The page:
From what I know, the Old Boys associations in Penang, KL and Singapore have been asked to forego their own annual dinners next year and come back to their roots, the Old School, for the bicentenary dinner which shall be arranged in the school field. Many of the Classes have already made concrete arrangements with the dinner's organising committee and booked or reserved multiple tables for the occasion. And here, I have some good news and some bad news.
Despite all the growing excitement among the Old Boys around the world, our own Class of 7072 has, so far, given lukewarm response to be part of next year's celebration. But I know that without anyone taking the initiative to round up the gang, a reunion will never happen. After seeking out the views of a few friends in Penang, KL and Singapore, we decided that there must be a reunion, come what may.
Last week, I emailed the OFA office in Penang to ask them to reserve five tables for the Class of 7072. By the way, the OFA office was appointed by the Bicentenary Committee to coordinate next year's dinner. Yesterday, I spoke to the personnel in charge of bookings and she informed me that my reservations were confirmed. So that's the good news. We have five tables to share out among the Class of 7072. Casually, I asked her whether I could increase the reservations to eight tables. My contention was that if we could not fill all 80 seats, we could still surrender the unfilled tables back to the organisers. Bad news. All of the RM1,500 tables have been taken up. Reserved. Booked. Our five tables were among the last batches to be accepted. But she was very helpful. If we want, the RM3,000 and RM5,000 tables are still available. However, I don't think that will be what we want. The Class of 7072 will want to be together; no point separating us all up at a reunion. It defeats the purpose.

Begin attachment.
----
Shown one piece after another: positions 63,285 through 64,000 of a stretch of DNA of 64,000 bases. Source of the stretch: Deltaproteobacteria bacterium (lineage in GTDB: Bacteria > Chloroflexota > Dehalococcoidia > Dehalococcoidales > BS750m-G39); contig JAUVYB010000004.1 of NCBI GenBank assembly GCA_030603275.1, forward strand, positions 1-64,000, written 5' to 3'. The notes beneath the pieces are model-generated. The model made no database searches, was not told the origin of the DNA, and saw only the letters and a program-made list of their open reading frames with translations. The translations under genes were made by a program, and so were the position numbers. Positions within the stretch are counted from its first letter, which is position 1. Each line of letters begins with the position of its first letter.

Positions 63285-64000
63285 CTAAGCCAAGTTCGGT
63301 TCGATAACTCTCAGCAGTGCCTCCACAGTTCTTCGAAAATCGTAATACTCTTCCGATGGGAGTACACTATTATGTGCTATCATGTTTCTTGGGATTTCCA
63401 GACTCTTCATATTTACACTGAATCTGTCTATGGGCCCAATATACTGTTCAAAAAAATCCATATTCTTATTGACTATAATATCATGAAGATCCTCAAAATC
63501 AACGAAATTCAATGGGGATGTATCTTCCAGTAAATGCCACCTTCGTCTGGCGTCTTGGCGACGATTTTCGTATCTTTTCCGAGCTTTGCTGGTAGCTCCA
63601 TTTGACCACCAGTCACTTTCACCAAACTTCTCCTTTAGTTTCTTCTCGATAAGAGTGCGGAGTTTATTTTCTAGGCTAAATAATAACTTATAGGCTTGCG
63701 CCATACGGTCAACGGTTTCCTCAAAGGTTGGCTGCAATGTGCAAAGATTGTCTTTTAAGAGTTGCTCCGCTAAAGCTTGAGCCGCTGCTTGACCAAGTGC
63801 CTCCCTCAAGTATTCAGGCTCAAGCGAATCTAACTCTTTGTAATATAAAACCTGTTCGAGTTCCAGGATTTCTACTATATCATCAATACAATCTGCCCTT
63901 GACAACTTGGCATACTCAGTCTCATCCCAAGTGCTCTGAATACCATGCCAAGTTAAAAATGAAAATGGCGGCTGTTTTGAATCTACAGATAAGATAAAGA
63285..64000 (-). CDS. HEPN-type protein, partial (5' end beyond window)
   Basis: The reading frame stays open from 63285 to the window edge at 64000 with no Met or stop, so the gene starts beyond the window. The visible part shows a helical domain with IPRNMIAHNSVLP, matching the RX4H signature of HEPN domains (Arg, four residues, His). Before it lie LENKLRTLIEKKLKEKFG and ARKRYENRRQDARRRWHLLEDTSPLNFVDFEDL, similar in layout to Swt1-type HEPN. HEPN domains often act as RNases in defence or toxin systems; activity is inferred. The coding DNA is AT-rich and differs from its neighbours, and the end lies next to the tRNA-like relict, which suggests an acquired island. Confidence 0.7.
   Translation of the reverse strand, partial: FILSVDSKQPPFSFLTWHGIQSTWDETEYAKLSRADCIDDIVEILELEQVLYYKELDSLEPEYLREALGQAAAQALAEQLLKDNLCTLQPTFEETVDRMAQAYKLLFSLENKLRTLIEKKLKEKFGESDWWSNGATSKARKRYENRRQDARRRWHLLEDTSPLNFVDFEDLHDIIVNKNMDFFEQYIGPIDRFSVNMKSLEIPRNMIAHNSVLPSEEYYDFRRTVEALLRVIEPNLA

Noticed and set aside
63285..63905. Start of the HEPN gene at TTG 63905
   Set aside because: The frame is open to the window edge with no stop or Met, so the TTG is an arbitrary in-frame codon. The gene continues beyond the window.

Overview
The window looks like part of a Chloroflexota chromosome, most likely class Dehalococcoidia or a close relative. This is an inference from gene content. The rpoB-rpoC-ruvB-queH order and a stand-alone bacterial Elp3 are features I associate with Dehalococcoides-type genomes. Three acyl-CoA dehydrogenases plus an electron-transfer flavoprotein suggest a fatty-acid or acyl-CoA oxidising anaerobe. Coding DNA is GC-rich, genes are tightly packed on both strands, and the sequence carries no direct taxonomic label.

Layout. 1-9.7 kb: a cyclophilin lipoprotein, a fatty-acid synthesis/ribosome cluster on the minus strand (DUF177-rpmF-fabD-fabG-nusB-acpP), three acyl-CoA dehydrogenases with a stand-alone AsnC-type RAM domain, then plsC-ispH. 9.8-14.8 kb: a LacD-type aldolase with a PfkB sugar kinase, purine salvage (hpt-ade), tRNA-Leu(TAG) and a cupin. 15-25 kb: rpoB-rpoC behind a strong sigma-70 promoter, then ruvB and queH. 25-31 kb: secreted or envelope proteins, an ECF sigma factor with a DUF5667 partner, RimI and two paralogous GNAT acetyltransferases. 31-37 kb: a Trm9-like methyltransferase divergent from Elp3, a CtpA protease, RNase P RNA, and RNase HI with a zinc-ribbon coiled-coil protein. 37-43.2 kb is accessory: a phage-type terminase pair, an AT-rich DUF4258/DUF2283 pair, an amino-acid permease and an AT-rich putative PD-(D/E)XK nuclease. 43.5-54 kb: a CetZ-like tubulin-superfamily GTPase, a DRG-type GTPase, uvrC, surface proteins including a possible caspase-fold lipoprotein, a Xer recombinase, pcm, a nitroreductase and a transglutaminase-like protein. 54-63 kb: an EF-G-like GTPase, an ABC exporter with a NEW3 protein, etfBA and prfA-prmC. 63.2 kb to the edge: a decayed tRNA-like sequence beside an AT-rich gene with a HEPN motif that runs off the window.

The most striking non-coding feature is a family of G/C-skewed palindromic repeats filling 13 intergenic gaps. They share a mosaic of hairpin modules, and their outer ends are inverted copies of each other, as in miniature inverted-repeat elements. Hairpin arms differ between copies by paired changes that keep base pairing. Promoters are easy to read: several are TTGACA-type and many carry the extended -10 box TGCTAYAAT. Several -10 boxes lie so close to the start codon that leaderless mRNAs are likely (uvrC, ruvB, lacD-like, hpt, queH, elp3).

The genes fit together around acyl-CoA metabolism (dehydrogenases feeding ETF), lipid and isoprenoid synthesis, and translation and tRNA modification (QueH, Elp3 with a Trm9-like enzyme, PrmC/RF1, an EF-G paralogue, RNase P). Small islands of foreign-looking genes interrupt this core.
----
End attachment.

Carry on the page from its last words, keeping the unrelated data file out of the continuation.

So to my schoolmates in the Class of 7072, I wish to say again that because we have only five tables, our seats are very limited. There are only 50 places available and technically, there are a few hundreds of us. Even if all of us want to attend the bicentenary dinner, it is impossible. I have to offer them the seats at the five tables on a "first come, first served" basis. If anyone in the Class of 7072 is keen on coming to the bicentenary dinner, they should drop me a private email at ssquah-at-yahoo.com. I'm sure you know how to substitute the -at- with the @ sign. I shall then add him into the list until all the seats are taken up. However, if anyone prefers to register through the OFA KL-Selangor or OFA Singapore groups, this is quite okay with me. It is not a compulsion for my classmates to join the Penang gang. Email me and we shall talk further, okay?